This setup (more or less the opposite of "The Fresh Prince of Bel Air") allows the story to explore plenty of social and political issues from the perspective of a middle-class white kid (ie. pretty much the target audience for most YA fiction). Ethan is confronted for the first time with issues of race (both the experience of being a minority, and the tensions between his black and Latino classmates), class (the relative poverty of his classmates, and the spendthriftiness of his grandparents), friendship (none of his friends from back home try to reach him, and figuring out how to make friends in DC is tough) and family (his sense of isolation from his sister who's in college, his dad who never calls, and his mother who calls seemingly against her will). These issues arise organically out of the story and never feel contrived, which is quite an accomplishment.
The book has a few minor flaws, for example one reason for Ethan's feeling of isolation is lack of internet access, however that could have been easily resolved by a trip to any public library, something Ethan would definitely had known. A subplot involving Washington's history during the civil rights era and Ethan's family doesn't lead to much of anything. And I felt that Ethan's experience as being the only white kid in a D.C. public school was probably much easier than it would be in reality. But these are relatively minor quibbles about a book that would be excellent for a teen or middle-school book/discussion group.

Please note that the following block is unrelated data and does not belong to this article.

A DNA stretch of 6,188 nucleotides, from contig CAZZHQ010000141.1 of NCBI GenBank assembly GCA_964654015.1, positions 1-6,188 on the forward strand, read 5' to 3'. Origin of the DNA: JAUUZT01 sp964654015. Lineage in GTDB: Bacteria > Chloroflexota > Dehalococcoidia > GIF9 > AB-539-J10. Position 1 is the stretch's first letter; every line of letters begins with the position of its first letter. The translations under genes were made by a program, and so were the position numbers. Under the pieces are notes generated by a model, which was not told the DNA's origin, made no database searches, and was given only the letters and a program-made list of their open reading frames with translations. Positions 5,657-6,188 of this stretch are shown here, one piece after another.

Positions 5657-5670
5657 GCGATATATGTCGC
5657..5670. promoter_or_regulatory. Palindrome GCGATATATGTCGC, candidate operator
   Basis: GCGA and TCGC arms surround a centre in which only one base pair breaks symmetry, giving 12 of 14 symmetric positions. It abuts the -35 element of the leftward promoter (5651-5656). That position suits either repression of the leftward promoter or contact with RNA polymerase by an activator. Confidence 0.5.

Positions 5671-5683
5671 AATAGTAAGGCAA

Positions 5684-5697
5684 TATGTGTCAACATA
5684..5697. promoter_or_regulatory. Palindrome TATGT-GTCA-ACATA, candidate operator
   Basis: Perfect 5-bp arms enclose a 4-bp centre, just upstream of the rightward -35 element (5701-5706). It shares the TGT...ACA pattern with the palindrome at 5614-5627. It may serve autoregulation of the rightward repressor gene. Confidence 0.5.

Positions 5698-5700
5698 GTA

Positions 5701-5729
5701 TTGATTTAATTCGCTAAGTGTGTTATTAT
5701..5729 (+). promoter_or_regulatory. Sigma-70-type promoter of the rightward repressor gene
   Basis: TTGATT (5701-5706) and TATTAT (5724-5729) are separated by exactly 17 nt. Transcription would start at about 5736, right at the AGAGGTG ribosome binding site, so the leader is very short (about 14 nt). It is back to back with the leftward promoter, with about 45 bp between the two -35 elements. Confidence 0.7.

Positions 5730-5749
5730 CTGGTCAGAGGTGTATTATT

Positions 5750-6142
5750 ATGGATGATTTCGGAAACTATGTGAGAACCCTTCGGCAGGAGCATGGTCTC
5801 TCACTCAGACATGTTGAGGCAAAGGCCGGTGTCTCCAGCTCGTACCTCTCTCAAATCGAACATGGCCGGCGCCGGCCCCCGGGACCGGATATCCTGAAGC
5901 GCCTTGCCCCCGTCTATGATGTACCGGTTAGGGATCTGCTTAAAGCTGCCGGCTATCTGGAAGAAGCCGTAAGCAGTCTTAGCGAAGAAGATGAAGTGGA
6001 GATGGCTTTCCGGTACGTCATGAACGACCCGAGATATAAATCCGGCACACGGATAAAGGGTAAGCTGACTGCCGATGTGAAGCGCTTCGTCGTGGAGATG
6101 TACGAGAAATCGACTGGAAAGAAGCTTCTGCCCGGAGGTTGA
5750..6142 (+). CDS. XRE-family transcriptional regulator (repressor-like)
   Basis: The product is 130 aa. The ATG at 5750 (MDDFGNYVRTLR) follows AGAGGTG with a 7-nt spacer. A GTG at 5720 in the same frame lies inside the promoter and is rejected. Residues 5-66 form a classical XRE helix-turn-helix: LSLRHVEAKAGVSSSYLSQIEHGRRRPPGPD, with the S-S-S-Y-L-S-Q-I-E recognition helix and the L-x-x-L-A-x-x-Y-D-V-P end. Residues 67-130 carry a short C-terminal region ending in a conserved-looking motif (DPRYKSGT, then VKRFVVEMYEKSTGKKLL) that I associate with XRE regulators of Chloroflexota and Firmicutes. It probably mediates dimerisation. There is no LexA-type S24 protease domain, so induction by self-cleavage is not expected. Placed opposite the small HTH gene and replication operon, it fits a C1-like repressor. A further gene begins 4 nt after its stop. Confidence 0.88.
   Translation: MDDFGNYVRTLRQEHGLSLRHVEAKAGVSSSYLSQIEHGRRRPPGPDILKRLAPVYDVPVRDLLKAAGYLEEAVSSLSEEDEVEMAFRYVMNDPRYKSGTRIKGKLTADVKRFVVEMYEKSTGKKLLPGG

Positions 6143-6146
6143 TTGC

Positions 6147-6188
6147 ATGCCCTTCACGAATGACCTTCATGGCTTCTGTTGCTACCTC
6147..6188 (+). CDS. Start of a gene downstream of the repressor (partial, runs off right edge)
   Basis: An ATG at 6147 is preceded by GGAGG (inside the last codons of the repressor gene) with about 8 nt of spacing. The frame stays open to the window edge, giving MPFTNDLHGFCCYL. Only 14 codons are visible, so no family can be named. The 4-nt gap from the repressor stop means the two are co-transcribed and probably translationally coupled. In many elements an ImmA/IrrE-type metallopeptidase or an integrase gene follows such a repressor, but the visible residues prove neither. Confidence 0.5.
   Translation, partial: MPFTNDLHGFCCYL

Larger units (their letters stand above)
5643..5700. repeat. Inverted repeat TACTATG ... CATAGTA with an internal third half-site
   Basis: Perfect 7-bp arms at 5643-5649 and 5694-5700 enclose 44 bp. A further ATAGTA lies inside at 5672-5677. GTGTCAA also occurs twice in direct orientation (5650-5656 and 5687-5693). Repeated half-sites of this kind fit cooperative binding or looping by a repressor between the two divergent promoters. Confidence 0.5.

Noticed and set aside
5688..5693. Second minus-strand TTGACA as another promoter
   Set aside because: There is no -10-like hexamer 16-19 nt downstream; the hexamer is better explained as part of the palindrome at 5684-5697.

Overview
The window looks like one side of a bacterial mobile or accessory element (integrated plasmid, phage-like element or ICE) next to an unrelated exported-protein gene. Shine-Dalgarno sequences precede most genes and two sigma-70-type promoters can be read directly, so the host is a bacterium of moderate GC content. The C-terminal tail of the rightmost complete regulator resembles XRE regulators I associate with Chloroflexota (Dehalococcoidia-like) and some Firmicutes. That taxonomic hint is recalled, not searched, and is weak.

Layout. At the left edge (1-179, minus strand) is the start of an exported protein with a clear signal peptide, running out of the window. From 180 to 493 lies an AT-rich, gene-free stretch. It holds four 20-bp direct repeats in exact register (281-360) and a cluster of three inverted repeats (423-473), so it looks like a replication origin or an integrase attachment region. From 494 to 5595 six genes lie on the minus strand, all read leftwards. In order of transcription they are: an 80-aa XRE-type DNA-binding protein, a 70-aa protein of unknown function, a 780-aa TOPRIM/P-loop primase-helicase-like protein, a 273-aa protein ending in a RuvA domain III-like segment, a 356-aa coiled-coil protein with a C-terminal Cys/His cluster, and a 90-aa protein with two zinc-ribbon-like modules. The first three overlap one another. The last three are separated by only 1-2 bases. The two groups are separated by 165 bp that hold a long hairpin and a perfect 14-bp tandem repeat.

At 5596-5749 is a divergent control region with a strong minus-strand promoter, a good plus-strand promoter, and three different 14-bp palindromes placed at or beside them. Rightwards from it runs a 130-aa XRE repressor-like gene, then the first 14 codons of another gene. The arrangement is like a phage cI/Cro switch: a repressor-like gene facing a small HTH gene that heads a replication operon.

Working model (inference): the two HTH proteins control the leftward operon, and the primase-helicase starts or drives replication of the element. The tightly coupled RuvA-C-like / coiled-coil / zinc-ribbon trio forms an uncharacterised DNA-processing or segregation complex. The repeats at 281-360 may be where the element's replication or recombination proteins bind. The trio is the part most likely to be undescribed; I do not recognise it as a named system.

In general, the book feels wholly authentic, probably because the author taught in a junior high school in Washington, D.C. and has parents not unlike Ethan's grandparents! It's also to be commended for avoiding the kind of neat, tidy ending common to YA novels. Readers will face a little ambiguity at the end and not everything is spelled out, which might be frustrating to some, but feels true to life. Some answers can be found in "Ethan's" MySpace page where he blogs about what happens after the book ends...
Encore! Encore! Jun 30, 2007
The world needs more books like Ethan Suspended, where today's real kids wrestle with today's real problems. After a series of unfortunate events in his suburban middle school, Ethan is left hanging, high and dry, in his grandparents' neighborhood of Washington, D. C. Like an immigrant from another planet, he has to adapt to survive. Some kids might try to blend in. Ethan knows that's not an option. Instead he becomes a standout as the first ever jazz oboist at Parker Middle School. Ehrenberg unflinchingly lays bare the challenges that middle school kids face every day. Ethan, Sherita, Daron, Felix, Diego - each is a real ordinary kid who might be just like the kid sitting next to you on the bus. Each has a story worth telling. This story will give kids plenty to talk about as they compare the people and problems in the book to people and problems they encounter every day. Readers who like Ethan Suspended might also enjoy Danger, Long Division where another real kid growing up in the shadow of our nation's capital struggles with school problems and absent parents. Also, coming soon, Finch Goes Wild tells the adventures of another middle school musician just across the river from Ethan's neighborhood.